28 Apr '10 23:30

What's the units digit of 13^(13^2010)?

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Halfway29 Apr '10 14:021 edit

Why not 13^(13^(2010 mod 4) mod 4) = 13^(13^2 mod 4) = 13.*Originally posted by mtthw***Yes - it comes down to calculating 13^2010 mod 4. I'm sure there's some theorem or other that can help bring that down to something more manageable.**

That means 3 is the last digit...right? Maybe I'm missing something.- Joined
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podunk, PA29 Apr '10 14:06

I dont know anything about modular arithmatic, so looks like im done. Just out of curiosity I know 13^2010 units digit ends in 9, will that help?*Originally posted by mtthw***Yes - it comes down to calculating 13^2010 mod 4. I'm sure there's some theorem or other that can help bring that down to something more manageable.**- Joined
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converging to it01 May '10 12:365 edits

Hmm...I think I was wrong, it was late and having malgebra troubles...anyway, lemme try again*Originally posted by clandarkfire***I honestly have no idea how to do this...could you explain your thinking a little?**

Since log_{10}(a^(b^c))=(b^c)*log_{10}(a) then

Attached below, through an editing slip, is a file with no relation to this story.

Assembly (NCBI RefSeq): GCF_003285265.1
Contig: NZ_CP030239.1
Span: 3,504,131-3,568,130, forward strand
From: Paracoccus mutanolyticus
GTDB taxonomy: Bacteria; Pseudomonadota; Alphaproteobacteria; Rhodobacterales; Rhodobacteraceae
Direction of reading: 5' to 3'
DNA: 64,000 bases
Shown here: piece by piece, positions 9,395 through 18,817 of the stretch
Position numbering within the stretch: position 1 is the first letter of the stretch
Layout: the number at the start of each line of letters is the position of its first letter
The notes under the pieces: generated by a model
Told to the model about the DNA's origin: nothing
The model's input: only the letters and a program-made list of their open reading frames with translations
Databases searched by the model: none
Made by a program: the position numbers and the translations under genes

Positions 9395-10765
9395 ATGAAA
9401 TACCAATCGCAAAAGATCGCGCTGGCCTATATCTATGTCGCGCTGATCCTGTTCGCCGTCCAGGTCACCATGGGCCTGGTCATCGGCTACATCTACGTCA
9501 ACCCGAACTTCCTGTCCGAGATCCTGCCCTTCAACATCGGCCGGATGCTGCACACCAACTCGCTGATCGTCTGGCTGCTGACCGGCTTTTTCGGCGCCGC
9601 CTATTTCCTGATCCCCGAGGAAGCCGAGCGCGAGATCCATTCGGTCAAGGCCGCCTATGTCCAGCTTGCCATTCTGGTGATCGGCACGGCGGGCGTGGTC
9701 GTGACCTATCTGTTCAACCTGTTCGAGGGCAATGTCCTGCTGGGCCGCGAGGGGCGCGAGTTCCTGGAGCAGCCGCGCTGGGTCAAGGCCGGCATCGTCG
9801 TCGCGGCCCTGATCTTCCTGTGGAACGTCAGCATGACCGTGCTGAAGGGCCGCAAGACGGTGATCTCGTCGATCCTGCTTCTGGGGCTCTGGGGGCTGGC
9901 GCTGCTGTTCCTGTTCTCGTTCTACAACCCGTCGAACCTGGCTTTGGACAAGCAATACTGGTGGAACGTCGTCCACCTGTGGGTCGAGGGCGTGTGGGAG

c*log_{10}(b)+log_{10}(log_{10}(a))=log_{10}(log_{10}(a^(b^c)))

Therefore

log_{10}(log_{10}(13^(13^2010)))=2010*log_{10}(13)+log_{10}(log_{10}(13))~=2239

giving that the correct answer should, I think have been roughly

10^2239 digits- Joined
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Auschwitz01 May '10 16:491 editPretty much what I got...

Use base-10 logarithms ("log" rather than "ln".)

All two-digit integers have logs larger than or equal to 1, and less than 2.

All three-digit integers have logs larger than or equal to 2, and less than 3.

In general: all n-digit integers have logs larger than or equal to n-1, and less than n.

Let x = 13^2010

Then log x = log(13^2010)

By log laws, the right-hand side becomes 2010*log(13), or roughly 2239.026138...

So x has 2240 digits.

You can write x as 10^2239.026138...

Breaking the exponent into whole and fractional parts:

x = 10^2239 * [10^0.026138136742...]

which can be rearranged to

= [1.062033...] * 10^2239

in scientific notation.

Now suppose y = 13^x

Then log y = log(13^x)

By log laws, log y = x*log(13)

So log y = 1.18 * 10^2239

1.18 * 10^2239 digits...Holy Christ.

By comparison, there are roughly 8.0 * 10^80 atoms in the observable universe, (which is a spherical shape and has a radius of 46.5 billion light years or 2.73931666 × 10^23 miles.)- Joined
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converging to it01 May '10 17:03

Heh...out of laziness and the convention followed by my lecturers and maths software I always take 'log' to mean the natural log (inspite of 'ln'ðŸ˜‰ so I specify base 10 logs by log_{10}*Originally posted by clandarkfire***Pretty much what I got...**

Use base-10 logarithms ("log" rather than "ln".)

All two-digit integers have logs larger than or equal to 1, and less than 2.

All three-digit integers have logs larger than or equal to 2, and less than 3.

In general: all n-digit integers have logs larger than or equal to n-1, and less than n.

Let x = 13^2010

Then lo ...[text shortened]... a spherical shape and has a radius of 46.5 billion light years or 2.73931666 × 10^23 miles.)

But yeah, it's a bloody huge number! ðŸ™‚